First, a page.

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Security: NSA, DG DSS task governors on conflict management

by Emmanuel Oloniruha

The National Security Adviser (NSA), retired Maj.- Gen. Mohammed Monguno, has tasked state governors on regular engagement of stakeholders and proper management of conflicts to enhance the security of their respective states.

The NSA made the call at the ongoing three-day 2023 induction programme for re-elected and newly elected governors organised by the Nigeria Governors’ Forum (NGF) in Abuja on Tuesday.

Munguno, represented by Mr Joseph Dashwuep, a senior officer in the NSA’s office, also called on State Governors to adopt both the kinetic and non-kinetic models in tackling insecurity in their states.

Monguno who was the lead discussant at a panel session on “Managing security in the states: Ungoverned spaces and regional security” said while security agencies would always do their best to keep Nigeria safe.

He  said yjay there was need for state governors to adopt policies that meet the aspirations of the people and ensure proper management of conflicts.

“The way you manage conflicts go a long way in determining the peace and security of your state,” Monguno said.

He also advised them to regularly meet with security agencies, media, civil societies, non-governmental organisations, citizens, traditional and religious leaders.

Also speaking, the Director-General of Department of State Service (DSS), Yusuf Bichi who was a discussant, advised governors to act promptly on intelligence reports and early warning alert.

”You are  expected to act promptly once you receive intelligence or early warning reports.

“Do not neglect these reports. Sometimes governors will receive intelligence report and hand it over to a special adviser or aide,” he said.

The Inspector-General of Police, Usman Baba, who was also a discussant, advised governors to work with existing security architecture to secure their state.

Baba said that establishing a new security outfit would cost more than improving of the existing ones

He also advised governors to tackle the issue of unemployment and poverty as well adopt advance technology in fighting crime.

Contributing, Gov. Charles Soludo of Anambra, said that state governors should be empowered to tackle security challenges at the local level because the federal security agencies were not localised.

“The central point here to make is that security or insecurity is largely a local issue. Every locality has its own peculiarities.

“I think for those of us who are governors and the governors-elect, a major concern that we need to address is that the national security architecture places much emphasis on kinetic architecture which is almost exclusively on the shoulders of the Federal Government.

“Whereas the governors are called chief security officers (without troops); we must have to learn how to cope for survival in a dysfunctional system,” he said.

Soludo expressed happiness that the President-elect, Sen. Bola Tinubu had expressed his commitment to state police saying that is really the way to go in a federal structure.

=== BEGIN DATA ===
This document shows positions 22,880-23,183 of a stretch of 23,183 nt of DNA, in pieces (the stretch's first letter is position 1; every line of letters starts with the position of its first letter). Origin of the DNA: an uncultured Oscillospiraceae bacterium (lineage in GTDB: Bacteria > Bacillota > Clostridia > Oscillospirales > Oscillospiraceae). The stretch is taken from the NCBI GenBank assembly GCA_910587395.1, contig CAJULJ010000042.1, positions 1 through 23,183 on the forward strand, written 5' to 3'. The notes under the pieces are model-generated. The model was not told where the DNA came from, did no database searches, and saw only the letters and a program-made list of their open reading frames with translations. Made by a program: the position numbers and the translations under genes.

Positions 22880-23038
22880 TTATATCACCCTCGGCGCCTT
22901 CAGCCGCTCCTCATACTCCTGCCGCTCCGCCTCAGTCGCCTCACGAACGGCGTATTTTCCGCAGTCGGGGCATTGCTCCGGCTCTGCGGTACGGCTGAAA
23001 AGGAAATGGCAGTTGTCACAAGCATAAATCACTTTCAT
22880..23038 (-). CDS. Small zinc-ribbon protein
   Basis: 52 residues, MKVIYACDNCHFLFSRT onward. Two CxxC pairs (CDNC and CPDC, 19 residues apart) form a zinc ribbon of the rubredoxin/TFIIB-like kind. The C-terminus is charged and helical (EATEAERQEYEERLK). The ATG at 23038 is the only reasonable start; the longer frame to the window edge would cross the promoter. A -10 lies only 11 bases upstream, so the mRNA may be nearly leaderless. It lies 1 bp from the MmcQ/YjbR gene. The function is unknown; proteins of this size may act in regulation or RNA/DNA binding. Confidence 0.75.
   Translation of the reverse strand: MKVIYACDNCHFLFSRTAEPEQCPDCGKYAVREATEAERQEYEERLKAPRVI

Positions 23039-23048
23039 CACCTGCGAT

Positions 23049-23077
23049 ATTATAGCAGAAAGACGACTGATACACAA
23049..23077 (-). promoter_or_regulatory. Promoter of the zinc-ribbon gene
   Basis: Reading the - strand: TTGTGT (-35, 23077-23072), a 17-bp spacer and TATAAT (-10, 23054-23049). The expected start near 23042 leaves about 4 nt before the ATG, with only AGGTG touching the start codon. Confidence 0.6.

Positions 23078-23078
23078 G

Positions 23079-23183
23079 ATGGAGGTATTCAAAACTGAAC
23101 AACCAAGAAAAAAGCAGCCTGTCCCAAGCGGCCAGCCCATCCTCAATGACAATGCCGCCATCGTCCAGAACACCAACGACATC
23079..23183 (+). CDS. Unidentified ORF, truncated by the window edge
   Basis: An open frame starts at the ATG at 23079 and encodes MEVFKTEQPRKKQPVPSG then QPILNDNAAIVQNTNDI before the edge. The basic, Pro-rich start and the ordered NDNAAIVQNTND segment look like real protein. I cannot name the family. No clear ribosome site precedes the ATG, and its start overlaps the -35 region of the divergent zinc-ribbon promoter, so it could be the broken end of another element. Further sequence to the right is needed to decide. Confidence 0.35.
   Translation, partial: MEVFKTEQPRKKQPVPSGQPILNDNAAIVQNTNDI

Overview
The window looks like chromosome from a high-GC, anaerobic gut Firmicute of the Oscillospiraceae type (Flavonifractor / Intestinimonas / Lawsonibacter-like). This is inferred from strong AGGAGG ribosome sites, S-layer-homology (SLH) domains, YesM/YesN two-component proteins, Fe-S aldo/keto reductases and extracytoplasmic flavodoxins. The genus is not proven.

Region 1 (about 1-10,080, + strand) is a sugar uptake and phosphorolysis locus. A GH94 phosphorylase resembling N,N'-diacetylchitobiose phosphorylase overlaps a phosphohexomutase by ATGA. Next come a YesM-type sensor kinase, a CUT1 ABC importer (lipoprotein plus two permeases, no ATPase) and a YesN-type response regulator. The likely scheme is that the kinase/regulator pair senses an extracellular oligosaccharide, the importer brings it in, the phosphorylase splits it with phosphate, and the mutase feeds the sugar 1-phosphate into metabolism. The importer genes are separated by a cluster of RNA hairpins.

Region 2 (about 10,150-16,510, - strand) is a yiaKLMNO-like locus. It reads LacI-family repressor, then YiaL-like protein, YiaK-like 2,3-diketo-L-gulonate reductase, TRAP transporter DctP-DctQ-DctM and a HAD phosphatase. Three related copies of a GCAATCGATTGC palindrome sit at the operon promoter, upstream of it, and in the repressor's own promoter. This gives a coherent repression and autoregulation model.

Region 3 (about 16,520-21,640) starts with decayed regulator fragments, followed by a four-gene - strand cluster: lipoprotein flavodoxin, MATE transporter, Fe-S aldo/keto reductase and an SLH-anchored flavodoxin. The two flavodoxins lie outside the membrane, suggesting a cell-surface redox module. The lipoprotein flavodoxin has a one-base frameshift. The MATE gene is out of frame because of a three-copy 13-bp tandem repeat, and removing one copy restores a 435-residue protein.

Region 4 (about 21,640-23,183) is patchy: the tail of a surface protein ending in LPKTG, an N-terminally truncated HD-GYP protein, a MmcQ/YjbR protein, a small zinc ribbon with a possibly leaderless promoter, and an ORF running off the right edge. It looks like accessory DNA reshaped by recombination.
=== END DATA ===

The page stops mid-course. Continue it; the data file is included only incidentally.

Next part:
“The vigilante services of various states are backed by law. The one of Anambra is doing well but we are operating on a tight constraint as it were,” he said.

Also, Gov. Hope Uzodinma of Imo, said instead of establishing new security outfit at the state, governors should key into efforts by federal government.

He said that federal security agencies were functioning, but in adequate fund remain a big challenge that states can step into to fund their operations.

“If we can tackle the funding gap that exists among these security agencies and fund them early enough, the idea of having a general without a troop will disappear because you know as we always say, who plays the piper dictates the tune,” he said.

Uzodinma called for partnership and cooperation between the state and federal governments

“I am also aware that given the economy and revenue sources available to the states, it may not be very easy now for some states to fund the cost of setting up an independent security architecture that will be effective and efficient in their various states.

“Rather, an inter-dependent relationship between the federal establishment and provincial authorities will also work,” he added.

On managing the process of governance, Gov. Babajide Sanwo-Olu of Lagos State advised incoming governors not to abandon any project because they were not the initiators.

Sanwo-Olu said the completion of a project was more important to the people than who started it.

“If a project is 86 per cent completed and abandoned, no body will take the credit. What the people are concerned about is to enjoy the facilities,” he said.

Gov. Seyin Makinde of Oyo State also advised governors not to abandon projects.

Former Governor of Cross River, Donald Duke, urged governors to deliver on their by promises saying “politics is over. You emerged one way or the other, it is time to work.

“I will congratulate you for winning election but the bigger congratulations will come at the end of your tenure,” he said.(NAN)

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